In Remembrance: Yoshitaro Nomura

     Yoshitaro Nomura, the Japanese director best known for suspense thrillers such as Castle Of Sand (1974) and Zero Focus (1961), has passed away on Friday, April 8, 2005 in Tokyo, Japan. He was 85.

     Born on April 23, 1919 in Tokyo, Nomura’s father was director Hotei Nomura. He was hired at Shocihkiu - one of the largest film studios in Japan at the time - in 1941 where he eventually rose to work as an assistant director for Akira Kurosawa on the film Hakuchi (The Idiot, 1951). He made his directorial debut with 1952’s Hato (Pigeon). Nomura worked in a variety of genres including musicals, samurai stories and crime dramas. He is also credited as being a pioneer in Japanese film noir.

     His first break out film was 1958’s Chase (The Stakeout), an adaptation of a novel by popular Japanese mystery writer Seicho Matsumoto. Nomura would eventually collaborate with Matsumoto on a total of eight films, including Castle of Sand and Kichiku (The Demon, 1978). Castle Of Sand, the story of two police detectives investigating the death of a fellow officer, received the Golden Prize at the Moscow International Film festival and is considered by many Japanese film critics as one of the best films the country’s studios has produced.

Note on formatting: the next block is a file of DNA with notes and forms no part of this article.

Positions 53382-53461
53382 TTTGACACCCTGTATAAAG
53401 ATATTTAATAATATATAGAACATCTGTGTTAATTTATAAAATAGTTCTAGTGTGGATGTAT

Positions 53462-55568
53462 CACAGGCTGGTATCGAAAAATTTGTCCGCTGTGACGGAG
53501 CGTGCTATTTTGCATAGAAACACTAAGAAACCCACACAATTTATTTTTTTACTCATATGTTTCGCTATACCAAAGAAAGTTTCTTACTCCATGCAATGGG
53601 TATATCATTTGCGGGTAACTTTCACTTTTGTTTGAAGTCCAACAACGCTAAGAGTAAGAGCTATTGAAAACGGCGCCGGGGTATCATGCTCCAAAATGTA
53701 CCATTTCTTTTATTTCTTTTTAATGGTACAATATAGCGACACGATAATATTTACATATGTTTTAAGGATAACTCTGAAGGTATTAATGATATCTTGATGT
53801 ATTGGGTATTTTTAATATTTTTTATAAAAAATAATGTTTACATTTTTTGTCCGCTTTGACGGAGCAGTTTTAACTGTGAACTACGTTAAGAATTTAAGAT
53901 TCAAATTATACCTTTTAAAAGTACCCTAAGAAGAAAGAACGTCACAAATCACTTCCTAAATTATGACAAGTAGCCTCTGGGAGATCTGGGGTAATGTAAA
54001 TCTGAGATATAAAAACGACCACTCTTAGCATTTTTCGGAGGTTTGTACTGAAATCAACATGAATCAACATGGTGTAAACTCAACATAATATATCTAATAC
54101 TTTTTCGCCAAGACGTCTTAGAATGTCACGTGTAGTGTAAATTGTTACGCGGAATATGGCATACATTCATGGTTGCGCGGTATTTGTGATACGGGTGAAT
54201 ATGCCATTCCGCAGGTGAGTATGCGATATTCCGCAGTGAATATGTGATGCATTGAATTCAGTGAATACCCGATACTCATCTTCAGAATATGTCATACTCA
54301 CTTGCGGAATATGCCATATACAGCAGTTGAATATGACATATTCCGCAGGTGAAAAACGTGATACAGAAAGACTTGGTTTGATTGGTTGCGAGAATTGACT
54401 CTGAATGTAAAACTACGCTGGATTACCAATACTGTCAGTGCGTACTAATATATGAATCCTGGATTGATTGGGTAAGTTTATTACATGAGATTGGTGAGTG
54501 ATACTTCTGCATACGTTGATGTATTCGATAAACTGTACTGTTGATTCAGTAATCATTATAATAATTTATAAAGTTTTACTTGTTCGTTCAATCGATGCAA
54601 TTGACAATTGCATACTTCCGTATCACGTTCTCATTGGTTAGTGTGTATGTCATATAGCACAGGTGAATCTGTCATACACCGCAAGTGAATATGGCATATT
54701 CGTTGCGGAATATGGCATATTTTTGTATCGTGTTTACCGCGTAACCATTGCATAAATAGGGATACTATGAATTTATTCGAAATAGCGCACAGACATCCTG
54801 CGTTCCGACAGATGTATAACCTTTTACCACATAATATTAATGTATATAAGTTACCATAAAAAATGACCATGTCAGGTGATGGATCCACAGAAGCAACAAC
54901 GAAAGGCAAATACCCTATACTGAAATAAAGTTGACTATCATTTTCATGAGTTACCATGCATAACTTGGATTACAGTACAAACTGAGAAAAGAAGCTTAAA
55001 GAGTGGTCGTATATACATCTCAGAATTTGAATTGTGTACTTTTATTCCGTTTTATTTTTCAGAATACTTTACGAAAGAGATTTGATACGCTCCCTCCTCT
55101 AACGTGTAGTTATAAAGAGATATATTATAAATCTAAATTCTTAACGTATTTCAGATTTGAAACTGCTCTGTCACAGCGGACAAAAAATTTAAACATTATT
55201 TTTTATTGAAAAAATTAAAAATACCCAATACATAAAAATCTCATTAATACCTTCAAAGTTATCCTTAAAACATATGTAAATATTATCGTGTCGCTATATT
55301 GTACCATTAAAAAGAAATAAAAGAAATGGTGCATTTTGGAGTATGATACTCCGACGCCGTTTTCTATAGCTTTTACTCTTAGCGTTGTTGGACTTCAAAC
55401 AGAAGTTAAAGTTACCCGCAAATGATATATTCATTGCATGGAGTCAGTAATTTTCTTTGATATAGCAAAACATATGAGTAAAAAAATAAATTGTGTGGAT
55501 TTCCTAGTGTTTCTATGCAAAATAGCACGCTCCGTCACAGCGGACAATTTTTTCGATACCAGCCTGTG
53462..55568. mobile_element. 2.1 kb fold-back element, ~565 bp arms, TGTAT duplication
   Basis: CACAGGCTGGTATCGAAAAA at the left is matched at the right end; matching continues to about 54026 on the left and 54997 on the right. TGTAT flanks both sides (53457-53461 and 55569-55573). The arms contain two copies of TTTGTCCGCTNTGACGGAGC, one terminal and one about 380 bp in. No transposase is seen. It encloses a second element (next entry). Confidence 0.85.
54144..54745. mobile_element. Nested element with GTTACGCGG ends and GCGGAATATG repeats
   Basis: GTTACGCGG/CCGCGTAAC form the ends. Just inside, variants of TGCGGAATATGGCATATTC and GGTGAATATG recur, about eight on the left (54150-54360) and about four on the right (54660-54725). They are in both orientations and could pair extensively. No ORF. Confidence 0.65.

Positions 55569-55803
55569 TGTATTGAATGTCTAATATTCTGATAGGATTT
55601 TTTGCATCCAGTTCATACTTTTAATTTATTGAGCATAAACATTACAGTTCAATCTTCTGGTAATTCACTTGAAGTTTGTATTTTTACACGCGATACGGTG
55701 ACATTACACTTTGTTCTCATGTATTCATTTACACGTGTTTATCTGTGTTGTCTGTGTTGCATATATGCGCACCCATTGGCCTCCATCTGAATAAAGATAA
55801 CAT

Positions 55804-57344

In 1979 Nomura received the Best Director award at the annual Awards of the Japanese Academy ceremonies for Kichiku (1978).

     Nomura also adapted the English language mystery novels Calamity Town by Ellery Queen and The Hollow by Agatha Christie into the films Three Undelivered Letters (1979) and Dangerous Women (1985) respectively. His last film was the 1982 crime story Giwaku (Suspicion).

     He also mentored younger directors, including Yoji Yamada, director of the long-running Tora-san series starring the late Japanese comedian Kiyoshi Atsumi.